Defendant's argument has been rejected by our Supreme Court, as follows:        Police officers are under no duty to take any particular course of action when investigating a crime. Of course, they cannot suppress evidence. Brady v. Maryland, 373 U.S. 83, 10 L. Ed. 2d 215 (1963). They are not required, however, to follow all investigative leads and to secure every possible bit of evidence, and their failure to do so is not prejudicial error.

State v. Noell, 284 N.C. 670, 694, 202 S.E.2d 750, 765 (1974), death sentence vacated, 428 U.S. 902, 49 L. Ed. 2d 1205 (1976). While the constitutional principle of due process guarantees a defendant “a reasonable time and opportunity to investigate competent evidence[,]” State v. White, 54 N.C. App. 451, 453, 283 S.E.2d 571, 573 (1981), cert. denied, 306 N.C. 392, 294 S.E.2d 219 (1982), it does not require police to perform any specific forensic test during a criminal investigation. See State v. Henderson, 285 N.C. 1, 21, 203 S.E.2d 10, 24 (1974), death penalty vacated, 428 U.S. 902, 49 L. Ed. 2d 1205 (1976). Defendant makes no claim that the police withheld exculpatory evidence or otherwise obstructed his own efforts to prepare a defense. Therefore, he has not shown a violation of due process, and this argument is without merit.
    Defendant contends that he was provided ineffective assistance of counsel at trial because his attorney failed to interview certain “material witnesses” who would have supported his defense that Stevens fired his weapon first. Defendant has failed to identify these witnesses. Moreover, nothing in the record on appeal reflects that additional material witnesses were available. See State v. Stroud, ___ N.C. App. ___, 557 S.E.2d 544 (2001)(“[T]his Court is limited to reviewing this assignment of error only on the record before us”). Accordingly, defendant has failed to establish any error below.
    Because a showing of ineffective assistance of counsel often depends upon the development of evidence outside the record on appeal, such claims are often more properly raised in a post- conviction motion for appropriate relief.     Here, defendant has raised ineffective assistance of counsel on direct appeal. We must therefore determine whether his claim can be resolved on the face of the record or if we must dismiss the claim without prejudice to defendant's right to raise it in a motion for appropriate relief. See id. at ___, 557 S.E.2d at 547.
    A defendant claiming ineffective assistance of counsel must show that his attorney “'made errors so serious that counsel was not functioning as the “counsel” guaranteed the defendant by the Sixth Amendment[.]'” State v. Braswell, 312 N.C. 553, 562, 324 S.E.2d 241, 248 (1985) (quoting Strickland v. Washington, 466 U.S. 668, 687, 80 L. Ed. 2d 674, 693 (1984)). He must also show “a reasonable probability that, but for counsel's errors, there would have been a different result in the proceedings.” Braswell, 312 N.C. at 563, 324 S.E.2d at 248. In the case before us, defendant contends his counsel failed to contact witnesses who would have testified that Stevens fired the first shot. As a result, defendant claims he was unable to prove that he shot Stevens in self-defense.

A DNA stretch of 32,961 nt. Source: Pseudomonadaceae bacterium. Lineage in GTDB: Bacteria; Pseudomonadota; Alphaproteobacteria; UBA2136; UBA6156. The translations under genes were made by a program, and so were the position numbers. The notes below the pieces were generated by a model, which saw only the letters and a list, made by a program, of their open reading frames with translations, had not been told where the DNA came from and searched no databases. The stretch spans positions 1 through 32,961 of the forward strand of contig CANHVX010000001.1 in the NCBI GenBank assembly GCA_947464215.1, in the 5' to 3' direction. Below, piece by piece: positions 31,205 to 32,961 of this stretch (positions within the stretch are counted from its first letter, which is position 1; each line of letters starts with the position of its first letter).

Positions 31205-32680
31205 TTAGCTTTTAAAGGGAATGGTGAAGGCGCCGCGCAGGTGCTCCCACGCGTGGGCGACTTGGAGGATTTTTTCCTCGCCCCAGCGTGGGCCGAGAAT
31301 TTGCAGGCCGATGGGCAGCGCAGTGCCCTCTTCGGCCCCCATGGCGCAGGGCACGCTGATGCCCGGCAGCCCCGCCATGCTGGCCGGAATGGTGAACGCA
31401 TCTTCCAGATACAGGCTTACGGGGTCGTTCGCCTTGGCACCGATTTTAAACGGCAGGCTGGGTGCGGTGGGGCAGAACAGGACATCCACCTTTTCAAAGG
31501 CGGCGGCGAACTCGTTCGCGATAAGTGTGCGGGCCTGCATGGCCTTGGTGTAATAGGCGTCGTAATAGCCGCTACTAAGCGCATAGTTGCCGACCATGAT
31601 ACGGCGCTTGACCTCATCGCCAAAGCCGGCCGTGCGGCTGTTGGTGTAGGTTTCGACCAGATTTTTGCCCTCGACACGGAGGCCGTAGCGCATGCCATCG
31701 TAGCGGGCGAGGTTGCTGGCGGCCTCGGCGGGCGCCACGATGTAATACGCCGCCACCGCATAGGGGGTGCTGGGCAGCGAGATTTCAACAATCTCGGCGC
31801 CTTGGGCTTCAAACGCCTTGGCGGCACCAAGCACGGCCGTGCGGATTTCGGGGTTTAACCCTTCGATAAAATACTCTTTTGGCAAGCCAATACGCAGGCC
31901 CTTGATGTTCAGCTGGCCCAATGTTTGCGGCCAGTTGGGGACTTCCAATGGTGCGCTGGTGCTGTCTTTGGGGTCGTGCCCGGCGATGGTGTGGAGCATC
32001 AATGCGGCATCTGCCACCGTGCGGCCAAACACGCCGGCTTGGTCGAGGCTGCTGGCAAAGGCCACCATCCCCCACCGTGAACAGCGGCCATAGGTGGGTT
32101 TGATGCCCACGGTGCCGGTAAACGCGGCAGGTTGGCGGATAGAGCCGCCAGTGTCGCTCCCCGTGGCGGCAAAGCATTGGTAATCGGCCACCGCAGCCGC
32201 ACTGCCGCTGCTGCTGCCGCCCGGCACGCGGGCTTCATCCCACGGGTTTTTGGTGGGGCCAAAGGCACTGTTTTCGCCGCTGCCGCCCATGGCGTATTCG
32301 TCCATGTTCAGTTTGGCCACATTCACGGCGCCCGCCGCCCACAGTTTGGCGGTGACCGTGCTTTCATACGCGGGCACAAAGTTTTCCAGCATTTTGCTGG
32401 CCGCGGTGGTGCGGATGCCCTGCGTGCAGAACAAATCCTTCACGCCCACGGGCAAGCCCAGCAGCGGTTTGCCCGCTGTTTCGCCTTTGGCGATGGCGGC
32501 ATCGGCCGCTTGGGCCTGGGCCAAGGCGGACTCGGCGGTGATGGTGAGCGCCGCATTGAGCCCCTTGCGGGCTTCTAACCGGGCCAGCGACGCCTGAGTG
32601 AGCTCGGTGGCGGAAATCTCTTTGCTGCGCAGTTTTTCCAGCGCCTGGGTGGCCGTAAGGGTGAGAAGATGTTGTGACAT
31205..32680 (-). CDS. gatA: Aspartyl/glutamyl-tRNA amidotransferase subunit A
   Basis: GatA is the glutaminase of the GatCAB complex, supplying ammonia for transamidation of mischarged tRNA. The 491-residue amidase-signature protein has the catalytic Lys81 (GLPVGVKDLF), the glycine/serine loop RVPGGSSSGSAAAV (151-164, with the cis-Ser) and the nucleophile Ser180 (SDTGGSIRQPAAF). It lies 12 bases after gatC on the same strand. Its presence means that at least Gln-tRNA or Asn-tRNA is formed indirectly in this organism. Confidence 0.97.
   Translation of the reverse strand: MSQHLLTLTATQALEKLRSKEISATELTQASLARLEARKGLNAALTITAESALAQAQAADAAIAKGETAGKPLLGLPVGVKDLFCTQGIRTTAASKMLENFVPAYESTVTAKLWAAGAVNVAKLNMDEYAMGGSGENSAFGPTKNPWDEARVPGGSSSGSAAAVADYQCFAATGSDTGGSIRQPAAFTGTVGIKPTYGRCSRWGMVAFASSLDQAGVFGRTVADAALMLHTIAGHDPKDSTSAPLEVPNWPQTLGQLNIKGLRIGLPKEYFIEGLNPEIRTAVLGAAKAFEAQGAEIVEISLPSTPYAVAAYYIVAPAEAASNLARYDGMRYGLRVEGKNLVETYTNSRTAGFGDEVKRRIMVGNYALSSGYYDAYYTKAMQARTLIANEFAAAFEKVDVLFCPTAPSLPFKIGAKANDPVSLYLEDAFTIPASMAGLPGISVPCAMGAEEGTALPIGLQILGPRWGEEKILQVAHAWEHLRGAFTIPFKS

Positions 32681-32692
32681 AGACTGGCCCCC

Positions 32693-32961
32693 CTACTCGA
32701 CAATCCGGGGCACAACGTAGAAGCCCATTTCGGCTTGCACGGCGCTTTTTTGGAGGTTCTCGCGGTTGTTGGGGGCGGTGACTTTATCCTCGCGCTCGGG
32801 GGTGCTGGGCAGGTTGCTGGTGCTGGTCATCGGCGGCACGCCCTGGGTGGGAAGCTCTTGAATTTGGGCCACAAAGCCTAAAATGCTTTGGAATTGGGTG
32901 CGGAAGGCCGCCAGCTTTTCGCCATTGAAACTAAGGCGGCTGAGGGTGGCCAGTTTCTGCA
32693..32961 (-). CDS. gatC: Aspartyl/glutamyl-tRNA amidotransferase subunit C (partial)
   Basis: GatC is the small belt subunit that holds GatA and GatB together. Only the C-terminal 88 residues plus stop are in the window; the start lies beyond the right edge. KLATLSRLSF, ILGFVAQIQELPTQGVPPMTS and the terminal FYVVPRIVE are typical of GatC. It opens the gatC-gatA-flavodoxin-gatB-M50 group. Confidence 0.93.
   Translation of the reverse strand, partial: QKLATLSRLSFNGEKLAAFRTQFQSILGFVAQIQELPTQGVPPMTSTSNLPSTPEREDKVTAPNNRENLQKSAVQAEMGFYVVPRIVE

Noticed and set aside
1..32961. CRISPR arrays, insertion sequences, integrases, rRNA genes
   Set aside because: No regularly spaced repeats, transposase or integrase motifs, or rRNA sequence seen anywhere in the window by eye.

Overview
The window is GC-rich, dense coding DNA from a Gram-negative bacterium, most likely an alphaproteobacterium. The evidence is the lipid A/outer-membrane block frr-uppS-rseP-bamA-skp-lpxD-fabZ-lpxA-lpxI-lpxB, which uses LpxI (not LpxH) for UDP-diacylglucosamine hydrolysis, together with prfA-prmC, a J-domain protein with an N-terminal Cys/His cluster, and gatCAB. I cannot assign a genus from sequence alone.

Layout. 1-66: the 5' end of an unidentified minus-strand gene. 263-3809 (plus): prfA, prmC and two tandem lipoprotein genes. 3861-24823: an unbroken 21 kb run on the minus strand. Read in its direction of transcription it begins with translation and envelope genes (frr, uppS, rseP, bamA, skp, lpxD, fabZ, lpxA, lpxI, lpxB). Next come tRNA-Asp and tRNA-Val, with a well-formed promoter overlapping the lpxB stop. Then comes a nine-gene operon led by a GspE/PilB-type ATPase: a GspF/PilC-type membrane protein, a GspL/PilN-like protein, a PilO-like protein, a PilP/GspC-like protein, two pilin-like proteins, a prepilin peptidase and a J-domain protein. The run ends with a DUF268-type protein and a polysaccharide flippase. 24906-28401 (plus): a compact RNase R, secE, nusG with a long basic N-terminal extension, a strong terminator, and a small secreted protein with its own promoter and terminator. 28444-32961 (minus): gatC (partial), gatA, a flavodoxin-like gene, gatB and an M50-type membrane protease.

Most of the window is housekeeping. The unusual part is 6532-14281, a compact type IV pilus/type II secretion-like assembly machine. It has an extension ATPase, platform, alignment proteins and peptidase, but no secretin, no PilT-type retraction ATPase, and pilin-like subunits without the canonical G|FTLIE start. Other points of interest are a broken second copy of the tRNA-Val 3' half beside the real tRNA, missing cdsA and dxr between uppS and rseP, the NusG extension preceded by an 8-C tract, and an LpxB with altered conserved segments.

We believe the record is sufficient to dispose of defendant'sclaim on direct appeal because, even assuming defendant had offered additional proof that Stevens fired his weapon first, we find no reasonable probability that the jury would have reached a different verdict at trial.     “The right to ... self-defense may be forfeited not only by physical aggression on the accused's part but by conduct provoking the fatal encounter.” State v. Hamilton, 77 N.C. App. 506, 513, 335 S.E.2d 506, 511 (1985), disc. review denied, 315 N.C. 593, 341 S.E.2d 33 (1986); and State v. Baldwin, 184 N.C. 789, 114 S.E. 837 (1922). “[I]n order for the aggressor to regain his right of self-defense, he must actively alert his victim to the fact that he intends to cease further aggression.” See State v. Bell, 338 N.C. 363, 391, 450 S.E.2d 710, 726 (1994), cert. denied, 515 U.S. 1163, 132 L. Ed. 2d 861 (1995). By defendant's own account, he was the instigator and aggressor in the encounter with Stevens, going to Godwin's trailer and confronting Stevens with a rifle. Nor can defendant be said to have withdrawn from the conflict, as he continued to taunt Stevens after Stevens emerged from the trailer. Under these facts, defendant had no valid claim of self-defense. Therefore, defendant cannot demonstrate the prejudice required to show ineffective assistance of counsel.
    Defendant also casts his alleged disagreement with counsel about trial tactics as a “conflict of interest.” Such a dispute, however, is not a “conflict of interest” warranting removal of defense counsel. See State v. Gary, 348 N.C. 510, 516, 501 S.E.2d 57, 62 (1998).
    In accordance with Anders, we have fully examined the recordto determine whether any issues of arguable merit appear therefrom and whether the appeal is wholly frivolous. We conclude the appeal is frivolous. We have examined the record for possible prejudicial errors and have found none. We find defendant received a fair trial free of prejudicial error.
    No error.
    Chief Judge EAGLES and Judge TIMMONS-GOODSON concur.
    Report per Rule 30(e).